found that there was a significant relationship between longer nants of nurses’ QoL in mental health hospitals might be
working hours and worse physical and mental health. Hence, different. Another limitation was that the proportions of
to enhance QoL in the psychological domain, the number of percentages of actual time spent on work and private life
working hours should be considered. were from the participants’ perceptions. Hence, these per-
According to WLB, the majority of the nurses spent more centages might be underestimated or overestimated. Further-
time on work than on their private lives. However, these more, the data were collected during the preparation for an
nurses were still satisfied with their jobs. During the period of external audit. Therefore, the result might be different after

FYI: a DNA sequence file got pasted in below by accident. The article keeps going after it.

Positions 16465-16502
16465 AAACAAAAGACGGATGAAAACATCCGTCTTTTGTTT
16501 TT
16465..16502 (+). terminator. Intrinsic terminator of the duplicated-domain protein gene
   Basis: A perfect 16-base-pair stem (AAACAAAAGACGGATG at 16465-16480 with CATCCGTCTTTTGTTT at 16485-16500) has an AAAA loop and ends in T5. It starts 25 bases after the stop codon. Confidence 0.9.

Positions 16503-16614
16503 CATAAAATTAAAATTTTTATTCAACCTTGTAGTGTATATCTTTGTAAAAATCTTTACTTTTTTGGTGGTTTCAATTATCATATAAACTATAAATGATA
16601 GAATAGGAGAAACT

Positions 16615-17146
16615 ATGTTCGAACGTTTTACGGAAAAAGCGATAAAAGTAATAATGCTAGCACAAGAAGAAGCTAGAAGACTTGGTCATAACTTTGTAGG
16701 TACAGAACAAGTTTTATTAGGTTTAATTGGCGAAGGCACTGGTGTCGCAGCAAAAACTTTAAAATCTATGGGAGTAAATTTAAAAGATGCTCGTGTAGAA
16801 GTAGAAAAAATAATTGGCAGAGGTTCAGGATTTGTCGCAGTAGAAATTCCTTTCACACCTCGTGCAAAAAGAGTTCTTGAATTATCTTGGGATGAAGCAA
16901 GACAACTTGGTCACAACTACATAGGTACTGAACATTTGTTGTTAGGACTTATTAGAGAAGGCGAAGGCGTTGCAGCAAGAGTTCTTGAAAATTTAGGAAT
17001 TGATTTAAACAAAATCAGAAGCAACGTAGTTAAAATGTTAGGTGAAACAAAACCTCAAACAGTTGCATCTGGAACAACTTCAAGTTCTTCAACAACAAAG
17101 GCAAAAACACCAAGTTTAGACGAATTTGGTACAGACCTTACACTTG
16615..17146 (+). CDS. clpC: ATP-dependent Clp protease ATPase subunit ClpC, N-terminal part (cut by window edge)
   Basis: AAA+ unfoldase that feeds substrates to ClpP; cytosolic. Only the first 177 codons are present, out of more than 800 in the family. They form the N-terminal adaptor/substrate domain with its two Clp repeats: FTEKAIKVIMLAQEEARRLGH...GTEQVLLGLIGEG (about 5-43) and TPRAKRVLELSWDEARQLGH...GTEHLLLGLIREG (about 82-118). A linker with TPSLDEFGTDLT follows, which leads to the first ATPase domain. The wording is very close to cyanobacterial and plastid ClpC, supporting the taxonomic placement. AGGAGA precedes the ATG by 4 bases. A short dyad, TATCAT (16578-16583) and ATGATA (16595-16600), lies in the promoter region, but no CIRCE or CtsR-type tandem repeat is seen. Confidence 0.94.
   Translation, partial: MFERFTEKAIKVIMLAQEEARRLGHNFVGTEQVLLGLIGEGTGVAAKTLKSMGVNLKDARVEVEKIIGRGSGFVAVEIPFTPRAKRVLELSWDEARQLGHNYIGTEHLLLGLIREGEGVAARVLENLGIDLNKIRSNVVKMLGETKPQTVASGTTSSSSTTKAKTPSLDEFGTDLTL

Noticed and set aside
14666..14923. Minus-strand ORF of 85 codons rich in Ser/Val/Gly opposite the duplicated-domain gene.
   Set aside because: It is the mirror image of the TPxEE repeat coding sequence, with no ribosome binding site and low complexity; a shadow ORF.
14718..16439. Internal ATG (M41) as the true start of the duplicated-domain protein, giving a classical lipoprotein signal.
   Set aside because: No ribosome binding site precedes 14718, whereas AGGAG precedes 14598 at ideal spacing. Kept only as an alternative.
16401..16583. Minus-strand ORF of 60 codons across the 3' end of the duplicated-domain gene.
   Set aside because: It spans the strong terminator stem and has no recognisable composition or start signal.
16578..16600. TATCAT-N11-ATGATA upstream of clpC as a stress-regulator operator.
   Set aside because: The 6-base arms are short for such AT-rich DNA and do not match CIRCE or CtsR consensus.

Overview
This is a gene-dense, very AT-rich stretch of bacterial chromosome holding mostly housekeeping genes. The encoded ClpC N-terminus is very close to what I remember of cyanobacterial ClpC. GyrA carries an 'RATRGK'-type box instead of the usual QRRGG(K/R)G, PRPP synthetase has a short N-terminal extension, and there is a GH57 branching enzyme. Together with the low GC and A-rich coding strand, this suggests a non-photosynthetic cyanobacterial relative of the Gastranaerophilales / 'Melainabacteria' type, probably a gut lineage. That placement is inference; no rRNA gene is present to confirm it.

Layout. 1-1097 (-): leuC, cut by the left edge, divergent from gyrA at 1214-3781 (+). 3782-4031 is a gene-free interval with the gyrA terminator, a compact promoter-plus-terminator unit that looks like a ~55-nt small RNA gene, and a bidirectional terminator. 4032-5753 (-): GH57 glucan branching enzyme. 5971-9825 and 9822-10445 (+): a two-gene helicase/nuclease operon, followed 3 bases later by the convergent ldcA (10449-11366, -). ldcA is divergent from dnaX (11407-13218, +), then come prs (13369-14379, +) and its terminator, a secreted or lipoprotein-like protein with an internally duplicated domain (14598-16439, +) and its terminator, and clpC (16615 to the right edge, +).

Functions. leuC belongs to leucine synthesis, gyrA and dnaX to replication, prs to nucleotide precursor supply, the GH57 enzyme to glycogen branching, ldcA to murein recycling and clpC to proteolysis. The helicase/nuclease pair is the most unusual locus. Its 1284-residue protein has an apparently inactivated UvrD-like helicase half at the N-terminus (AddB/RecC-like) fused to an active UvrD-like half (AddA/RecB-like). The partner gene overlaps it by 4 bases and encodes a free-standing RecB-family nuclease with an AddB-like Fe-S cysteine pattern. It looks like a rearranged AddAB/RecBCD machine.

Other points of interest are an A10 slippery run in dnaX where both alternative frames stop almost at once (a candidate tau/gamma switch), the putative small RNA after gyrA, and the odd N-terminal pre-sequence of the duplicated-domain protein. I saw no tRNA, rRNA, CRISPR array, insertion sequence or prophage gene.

data collection, the hospital was preparing for a major exter- the audit.
nal audit. As part of the process, there was a series of internal
audits and preparation work that could have imposed addi- Conclusion and recommendations
tional workload to the staff. However, good teamwork and Nurses play a significant role in providing direct care to
motivating nursing staff can enhance job satisfaction (Opollo patients. To provide quality of patient care, nurses’ QoL and
et al. 2014). In this study, the nursing staff had good team WLB are crucial factors. Our study found that the key deter-
spirit, staff sense of loyalty, accountability, and wanting to minants for nurses’ high QoL in the physical, psychological,
contribute to make sure the hospital passed the audit, might social and environment domains were social support and the